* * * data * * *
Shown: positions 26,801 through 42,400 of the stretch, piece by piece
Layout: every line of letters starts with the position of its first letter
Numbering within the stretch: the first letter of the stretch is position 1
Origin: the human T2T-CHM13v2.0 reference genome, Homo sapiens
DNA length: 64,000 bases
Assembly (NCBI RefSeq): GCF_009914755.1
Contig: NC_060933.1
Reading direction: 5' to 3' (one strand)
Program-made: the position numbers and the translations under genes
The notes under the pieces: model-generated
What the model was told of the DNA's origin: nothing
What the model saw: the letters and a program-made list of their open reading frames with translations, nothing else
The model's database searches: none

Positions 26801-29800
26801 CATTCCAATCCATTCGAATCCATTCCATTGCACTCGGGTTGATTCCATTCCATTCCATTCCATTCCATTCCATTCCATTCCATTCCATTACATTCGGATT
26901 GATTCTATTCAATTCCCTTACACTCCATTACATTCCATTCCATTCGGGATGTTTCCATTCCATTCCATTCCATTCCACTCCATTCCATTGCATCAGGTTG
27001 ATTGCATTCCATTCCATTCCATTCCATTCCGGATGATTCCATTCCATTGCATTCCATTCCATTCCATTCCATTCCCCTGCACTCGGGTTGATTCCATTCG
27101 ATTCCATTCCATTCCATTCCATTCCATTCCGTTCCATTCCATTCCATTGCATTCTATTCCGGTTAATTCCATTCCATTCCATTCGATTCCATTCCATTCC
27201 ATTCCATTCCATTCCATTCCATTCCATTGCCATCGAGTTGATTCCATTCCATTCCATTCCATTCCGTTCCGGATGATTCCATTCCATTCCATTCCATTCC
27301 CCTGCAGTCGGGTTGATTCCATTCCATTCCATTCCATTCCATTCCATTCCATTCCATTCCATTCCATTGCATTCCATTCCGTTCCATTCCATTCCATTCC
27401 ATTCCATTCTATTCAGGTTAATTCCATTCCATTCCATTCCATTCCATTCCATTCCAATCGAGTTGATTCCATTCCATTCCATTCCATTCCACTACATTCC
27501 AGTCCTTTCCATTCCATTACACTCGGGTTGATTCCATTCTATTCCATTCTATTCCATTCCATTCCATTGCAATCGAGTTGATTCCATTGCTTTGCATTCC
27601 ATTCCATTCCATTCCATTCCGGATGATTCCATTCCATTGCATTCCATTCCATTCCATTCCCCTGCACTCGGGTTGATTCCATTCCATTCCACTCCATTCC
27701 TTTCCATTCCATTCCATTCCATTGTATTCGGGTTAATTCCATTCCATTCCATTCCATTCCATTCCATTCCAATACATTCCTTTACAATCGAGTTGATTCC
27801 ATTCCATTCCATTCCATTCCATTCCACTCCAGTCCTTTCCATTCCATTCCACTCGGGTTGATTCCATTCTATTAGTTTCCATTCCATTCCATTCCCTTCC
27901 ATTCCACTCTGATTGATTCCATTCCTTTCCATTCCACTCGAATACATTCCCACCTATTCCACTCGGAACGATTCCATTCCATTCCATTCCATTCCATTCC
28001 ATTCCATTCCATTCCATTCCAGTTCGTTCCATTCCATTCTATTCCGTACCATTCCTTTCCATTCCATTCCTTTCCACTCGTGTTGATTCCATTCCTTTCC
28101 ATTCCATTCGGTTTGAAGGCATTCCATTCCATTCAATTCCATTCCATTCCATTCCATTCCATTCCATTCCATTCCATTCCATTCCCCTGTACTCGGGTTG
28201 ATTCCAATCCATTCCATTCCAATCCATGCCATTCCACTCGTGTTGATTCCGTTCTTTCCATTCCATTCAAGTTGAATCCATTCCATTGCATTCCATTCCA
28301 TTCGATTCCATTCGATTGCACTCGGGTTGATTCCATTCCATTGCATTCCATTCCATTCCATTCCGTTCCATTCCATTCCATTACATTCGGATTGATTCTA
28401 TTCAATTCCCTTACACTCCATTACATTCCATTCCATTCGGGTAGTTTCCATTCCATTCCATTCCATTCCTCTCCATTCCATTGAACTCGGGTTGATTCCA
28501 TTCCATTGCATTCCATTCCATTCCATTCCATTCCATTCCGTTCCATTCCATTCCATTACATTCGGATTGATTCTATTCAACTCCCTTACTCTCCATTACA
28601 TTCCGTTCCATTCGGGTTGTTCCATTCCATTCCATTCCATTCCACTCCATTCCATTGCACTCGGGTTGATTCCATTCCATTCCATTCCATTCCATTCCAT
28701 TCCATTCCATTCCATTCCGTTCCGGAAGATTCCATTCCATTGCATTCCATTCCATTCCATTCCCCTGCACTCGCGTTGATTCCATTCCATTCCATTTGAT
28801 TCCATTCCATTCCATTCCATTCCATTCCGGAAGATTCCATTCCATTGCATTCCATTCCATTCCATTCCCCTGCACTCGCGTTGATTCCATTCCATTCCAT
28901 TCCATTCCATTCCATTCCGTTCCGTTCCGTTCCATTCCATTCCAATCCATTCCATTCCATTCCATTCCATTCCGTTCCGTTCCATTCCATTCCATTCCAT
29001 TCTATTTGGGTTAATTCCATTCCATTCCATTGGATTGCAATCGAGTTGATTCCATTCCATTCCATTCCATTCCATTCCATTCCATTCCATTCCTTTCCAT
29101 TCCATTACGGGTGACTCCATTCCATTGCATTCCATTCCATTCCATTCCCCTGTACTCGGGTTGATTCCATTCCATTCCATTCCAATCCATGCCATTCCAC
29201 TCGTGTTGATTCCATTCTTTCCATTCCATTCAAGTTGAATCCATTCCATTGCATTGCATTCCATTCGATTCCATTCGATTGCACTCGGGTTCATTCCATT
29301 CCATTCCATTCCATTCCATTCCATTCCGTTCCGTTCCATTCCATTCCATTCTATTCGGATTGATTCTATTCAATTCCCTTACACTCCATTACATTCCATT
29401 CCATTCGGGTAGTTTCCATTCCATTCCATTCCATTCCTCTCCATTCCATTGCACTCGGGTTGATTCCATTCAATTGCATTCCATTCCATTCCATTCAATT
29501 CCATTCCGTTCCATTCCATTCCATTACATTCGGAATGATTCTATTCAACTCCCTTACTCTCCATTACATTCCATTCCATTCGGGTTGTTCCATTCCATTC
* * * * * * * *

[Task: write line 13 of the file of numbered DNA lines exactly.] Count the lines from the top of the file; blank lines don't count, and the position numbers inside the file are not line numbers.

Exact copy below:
The model's database searches: none